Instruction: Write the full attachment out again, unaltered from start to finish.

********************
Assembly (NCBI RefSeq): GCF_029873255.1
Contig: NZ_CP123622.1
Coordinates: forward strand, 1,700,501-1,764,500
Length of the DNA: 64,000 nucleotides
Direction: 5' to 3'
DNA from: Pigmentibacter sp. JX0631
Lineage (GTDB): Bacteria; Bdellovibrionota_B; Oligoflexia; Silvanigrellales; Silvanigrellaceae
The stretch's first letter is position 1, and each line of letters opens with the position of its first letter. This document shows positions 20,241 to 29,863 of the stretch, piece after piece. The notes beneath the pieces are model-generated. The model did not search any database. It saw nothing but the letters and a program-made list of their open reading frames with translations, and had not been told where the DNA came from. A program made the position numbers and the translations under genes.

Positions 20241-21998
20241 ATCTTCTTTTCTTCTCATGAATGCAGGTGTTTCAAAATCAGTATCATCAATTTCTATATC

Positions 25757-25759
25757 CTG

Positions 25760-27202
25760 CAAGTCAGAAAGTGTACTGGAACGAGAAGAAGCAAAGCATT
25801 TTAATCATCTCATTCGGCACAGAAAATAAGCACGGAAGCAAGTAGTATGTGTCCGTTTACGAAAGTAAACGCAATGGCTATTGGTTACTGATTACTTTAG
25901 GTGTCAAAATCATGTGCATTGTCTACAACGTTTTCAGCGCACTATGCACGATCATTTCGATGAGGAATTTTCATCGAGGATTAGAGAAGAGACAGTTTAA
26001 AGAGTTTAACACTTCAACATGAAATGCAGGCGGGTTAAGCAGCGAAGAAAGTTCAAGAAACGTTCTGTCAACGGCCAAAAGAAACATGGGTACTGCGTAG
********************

Assembly (NCBI RefSeq): GCF_029873255.1
Contig: NZ_CP123622.1
Coordinates: forward strand, 1,700,501-1,764,500
Length of the DNA: 64,000 nucleotides
Direction: 5' to 3'
DNA from: Pigmentibacter sp. JX0631
Lineage (GTDB): Bacteria; Bdellovibrionota_B; Oligoflexia; Silvanigrellales; Silvanigrellaceae
The stretch's first letter is position 1, and each line of letters opens with the position of its first letter. This document shows positions 20,241 to 29,863 of the stretch, piece after piece. The notes beneath the pieces are model-generated. The model did not search any database. It saw nothing but the letters and a program-made list of their open reading frames with translations, and had not been told where the DNA came from. A program made the position numbers and the translations under genes.

Positions 20241-21998
20241 ATCTTCTTTTCTTCTCATGAATGCAGGTGTTTCAAAATCAGTATCATCAATTTCTATATC

Positions 25757-25759
25757 CTG

Positions 25760-27202
25760 CAAGTCAGAAAGTGTACTGGAACGAGAAGAAGCAAAGCATT
25801 TTAATCATCTCATTCGGCACAGAAAATAAGCACGGAAGCAAGTAGTATGTGTCCGTTTACGAAAGTAAACGCAATGGCTATTGGTTACTGATTACTTTAG
25901 GTGTCAAAATCATGTGCATTGTCTACAACGTTTTCAGCGCACTATGCACGATCATTTCGATGAGGAATTTTCATCGAGGATTAGAGAAGAGACAGTTTAA
26001 AGAGTTTAACACTTCAACATGAAATGCAGGCGGGTTAAGCAGCGAAGAAAGTTCAAGAAACGTTCTGTCAACGGCCAAAAGAAACATGGGTACTGCGTAG